That Chair Is Taken.

“I always enjoy being out here in the sunlight. Not that I really want to spend that much time here, but it is kind of interesting to see who shows up today.”

“I love the women. My wife quit coming after she got remarried, but I don’t blame her at all. Our kids needed a dad. Besides, I can gawk without guilt if she’s not here.”

“It always comes down to chicks with you guys. Fair enough. The beefcake is nice for me.”

Silence fell over the group taking up the last row of chairs to the East side of the tent. The crowd was starting to find its way across the vast ocean of grass and granite, many wearing poppy pins and parts of uniforms.

A program fluttered across the lawn, blown by a light breeze. Hernandez picked it up and scanned the page before passing it along the row. “Same guy as last year. His heart is in the right place. I know those guys he talks about from the reception area. Both good dudes. He gets all choked up each year like they just died. Wish I could tell him they were unconscious when the plane went to the bottom. Didn’t feel a thing. Guess that’ll have to wait until he joins us up there.”

“I was with his cousin in Vietnam. Crazy guy, kind of a poet. Most of those linguists were a little loopy. But he was a good Marine. This guy even looks a little like him. Way heavier, but Cal never got very old. I suppose he would have gotten fat himself.”

A six year old stared down the row, clearly seeing all of them seated there. Janice put a finger to her lips to indicate it was a secret. The little girl just waved and guided her grandmother to another set of seats under the shaded tent.

“Always amazes me when one of them sees us. Makes me tingle a bit. I’m so used to people forgetting we were ever here. If it wasn’t for my birthday and my brother, this would be the only day of the year anyone says my name out loud. I sure miss that jerk. He misses me as well. I’m glad he broke that arm when we were kids, or he’d probably be sitting here with us right now. He always did have guts.”

Silence settled over the row as a few others joined them, taking seats in the bright morning. The wind had died down now and the tent was almost full. It was time.

Mass started at 10:00. The superintendent of the cemetery was punctual. Things moved right along and the religious service was over in just under an hour and ten minutes. The big crowd this morning slowed things down at communion time, but the back row inhabitants kept their seats throughout. Not quite enough people to fill it all the way back to where they were congregated.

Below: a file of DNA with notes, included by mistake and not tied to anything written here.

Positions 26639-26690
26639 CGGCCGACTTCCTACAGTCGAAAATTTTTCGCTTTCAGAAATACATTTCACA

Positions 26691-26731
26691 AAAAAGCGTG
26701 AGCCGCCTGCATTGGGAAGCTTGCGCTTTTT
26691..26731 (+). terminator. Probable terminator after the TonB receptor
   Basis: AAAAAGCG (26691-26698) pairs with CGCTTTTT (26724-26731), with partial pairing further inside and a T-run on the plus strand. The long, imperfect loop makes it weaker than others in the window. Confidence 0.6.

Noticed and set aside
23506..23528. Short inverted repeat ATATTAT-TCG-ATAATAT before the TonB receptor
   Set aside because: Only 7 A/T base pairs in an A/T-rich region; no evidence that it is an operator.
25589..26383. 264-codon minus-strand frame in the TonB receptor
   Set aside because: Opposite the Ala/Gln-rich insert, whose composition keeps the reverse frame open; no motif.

An honor guard moved up near the altar under the tent, and a ceremonial grave was laid out in front of the speaker’s podium. The speaker was indeed the man who’d presided for the last decade. He was rounder, grayer, and walked more slowly than he had when he first took the job on for his American Legion Post. He was a bit sadder as well: too many of his friends were now buried in the cemetery beyond the tent boundaries. Friends and comrades who’d spent their youth with him had left him behind for the first time in his life – it was a bit daunting. They’d never been apart for this long before.

After a short speech about the meaning of sacrifice and courage, the sounds of rifle volleys and bugles rang out over the reflecting pond nearby. Crisp salutes were delivered by arthritic hands in honor of those who would never have a chance to grow old. Cookies and coffee were served as people dispersed.

Hernandez stood up and stared toward the reflecting pond. The others looked as well: the speaker was standing alone and staring toward Heaven. “He’s talking to his friends. He never got to say goodbye or go to their funeral. Feels bad about it still. Let’s go over and comfort him.”

The silent troop from the land beyond marched in formation to the edge of the pond and stood in ranks with their brother for a moment before they departed, one-by-one, for the sky above. Left alone, he wiped a tear from his eye and headed home.

He’d be with them one day. But while he was here, he’d remember them until his time came as well.

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Let’s finish with shameless self promotion: if you’ve enjoyed this blog, please take a minute and help me out in a writing contest I’m entered in right now. Your vote will help me get to the final round, and it will be very much appreciated. Click this link and vote for my short story before going any further. While you’re there, a vote for my friend Tamara would be nice as well. We aren’t in competition (I’m fiction/she’s non) and she’s a gifted author. Your voting for us both is a blessing and we appreciate it in advance.

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That Chair Is Taken. — 1 Comment